Running Past has covered several of the almost two hundred V-1 and V-2 rocket attacks on Lewisham, including the ones on Lewisham High Street, Lewisham Hill, Lenham Road, Mercator Road and Hither Green’s Fernbrook Road. They are important to remember both in terms of the death and injuries caused to ordinary Londoners whose stories often get forgotten, but also in terms of their impact on the urban landscape – both in the short-term and longer term.
Another was on the opposite site of the railway to Fernbrook Road around the junction of Springbank Road and Nightingale Grove, very close to the station at 6:18 on the evening of 29 July 1944. The photograph that is part of the Imperial War Museum collection (produced here on a Creative Commons) shows the devastation all too clearly.
The V-1 would have exploded on impact and a blast wave rippled out from the impact point, effectively creating a vacuum in the centre – the combined impact was to both push and pull buildings leading to large numbers of collapses. The impact was often spread over quite a wide area with total destruction in the centre with much less damage on the outside. There were memories from someone living at the edge of this attack of gardens ‘full of bits of shattered china and pottery from the houses affected by the bomb blast’ many years later. The map below produced by the London County Council during the war (1) shows this well – the darker the hand-colouring, the greater the damage.
The worst destruction was in Maythorne Cottages and northern end of Springbank Road along with the adjacent ends of Ardmere and Beacon Roads, where, as the photograph shows, there was almost complete destruction. Although a degree of caution needs to be used with the maps as a few properties that show as destroyed were able to be repaired – notably the former off licence on the corner of Ardmere Road – covered in an earlier post on the street.
There was damage too along Nightingale Grove from opposite Maythorne to Brightside Road at the southern end. At this end were purpose-built maisonettes and, which seemed to have been built as ‘railway workers cottages’. There was considerable damage, with the upstairs maisonettes having to be largely rebuilt.
Many of the houses destroyed were homes to some of the poorer residents of Hither Green, as was covered in the post on Ardmere Road. Given the scale of destruction it is unsurprising that there were deaths in the attack, the casualties seem to have all been at Hither Green Station:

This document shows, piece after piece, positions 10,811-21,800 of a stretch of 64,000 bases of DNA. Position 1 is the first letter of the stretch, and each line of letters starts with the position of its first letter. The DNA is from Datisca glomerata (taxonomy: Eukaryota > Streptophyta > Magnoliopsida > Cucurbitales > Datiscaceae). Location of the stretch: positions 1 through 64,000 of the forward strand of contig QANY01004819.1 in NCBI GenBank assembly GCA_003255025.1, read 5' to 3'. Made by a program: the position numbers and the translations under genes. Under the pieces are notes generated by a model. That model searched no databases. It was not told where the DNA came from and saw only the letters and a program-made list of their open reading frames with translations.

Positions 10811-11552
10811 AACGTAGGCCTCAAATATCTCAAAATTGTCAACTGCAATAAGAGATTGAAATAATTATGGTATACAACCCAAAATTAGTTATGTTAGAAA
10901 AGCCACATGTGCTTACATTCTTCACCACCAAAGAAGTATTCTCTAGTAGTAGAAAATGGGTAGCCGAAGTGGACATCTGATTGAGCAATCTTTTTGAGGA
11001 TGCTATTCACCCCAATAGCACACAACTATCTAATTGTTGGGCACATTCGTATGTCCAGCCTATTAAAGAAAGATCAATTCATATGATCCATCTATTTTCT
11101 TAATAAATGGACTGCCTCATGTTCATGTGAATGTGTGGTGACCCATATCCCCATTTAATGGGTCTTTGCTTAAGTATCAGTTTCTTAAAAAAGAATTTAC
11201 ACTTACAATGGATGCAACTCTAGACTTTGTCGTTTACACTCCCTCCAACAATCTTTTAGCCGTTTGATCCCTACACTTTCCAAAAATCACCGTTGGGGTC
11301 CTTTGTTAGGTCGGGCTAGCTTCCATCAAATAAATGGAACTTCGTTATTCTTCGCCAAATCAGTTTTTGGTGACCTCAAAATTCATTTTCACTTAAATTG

- Emily (25) and Jean (1) Chapman – a mother and daughter from Walworth;
- Violet Kyle (25) of 11 Morley Road, who died in the Miller Hospital in Greenwich;
- Gerald Hill (17) of 278 Brownhill Road, who was in the Home Guard; and
- William Pontin (38) of Weybridge.
Emily (nee Keleher) was living in Huntsman Street in Walworth when war broke out, and at the time was listed as a Solder Machine Hand. The Bermondsey born Emily married James Chapman in 1940, although they were probably living together in 1939 with James’ parents. Jean was just 22 months old when she died.
Violet was from Lewisham although when the 1939 Register was drawn up was living in a shared house in Circus Street in Greenwich.
Gerald had been born in Lewisham in 1927; at the time the 1939 Register was drawn up he would have been around 12 and was not listed locally as he had presumably been evacuated in September 1939. Assuming that he was still living at home, his parents will have moved during the war as 278 Brownhill Road was vacant when the Register was compiled. William Pontin appears to have been working as a brewer’s clerk at the outbreak of war in 1939 and was a lodger in a cottage in Weybridge. The reason for his visit to Lewisham was probably to visit family – a William Pontin of the right age was born in Lewisham and in 1911 was living in Hedgley Street – where his younger brother Ernest still lived in 1939.
A further 17 people were reported as injured as a result of the attack (2).
There were initial reports of the tracks being blocked by debris at the station, although by the following day local lines were running and by 31 July the track was back to full operations.
The post-war rebuilding was a little more piecemeal than in some of the other sites with V-1 damage locally. One of the early responses was to clear the site and erect prefab bungalows; what is perhaps surprising is that only 9 were built given the area covered and level of destruction. Those at the southern end of Springbank Road were replaced in the late 1950s or early 1960s by permanent bungalows built by the Borough of Lewisham.
Beaver Housing Society, which seems to have been formed in the 1920s, appear to have owned the houses at the eastern end of Ardmere Road – they rebuilt some of them in the mid-1950s and added a terrace of red-brick houses on the corner of Nightingale Grove.
Both are resplendent with the blue glazed ‘Beaver’ panel, sadly, this is all that remains of Beaver – they were taken over by L&Q in the early 2000s.
The block surrounded by Maythorne, Springbank and the railway was used for offices and related yards. The one on the corner of Maythorne – still survives, home to the building contractors P J Harte. The opposite corner went through a greater variety of uses – it was last a nursery which closed in the mid-2000s. It was boarded up by 2012 (see below from StreetView) and new houses completed by the summer of 2017.
- Laurence Ward (2015) The London County Council Bomb Damage Maps 1939-1945 – permission has been given by the copyright owners of the map, the London Metropolitan Archives to use the image here
- Godfrey Smith (1997) ‘Hither Green: the Forgotten Hamlet : Including the Corbett Estate’ p64
The Ordnance Survey map is on a Creative commons via the National Library of Scotland.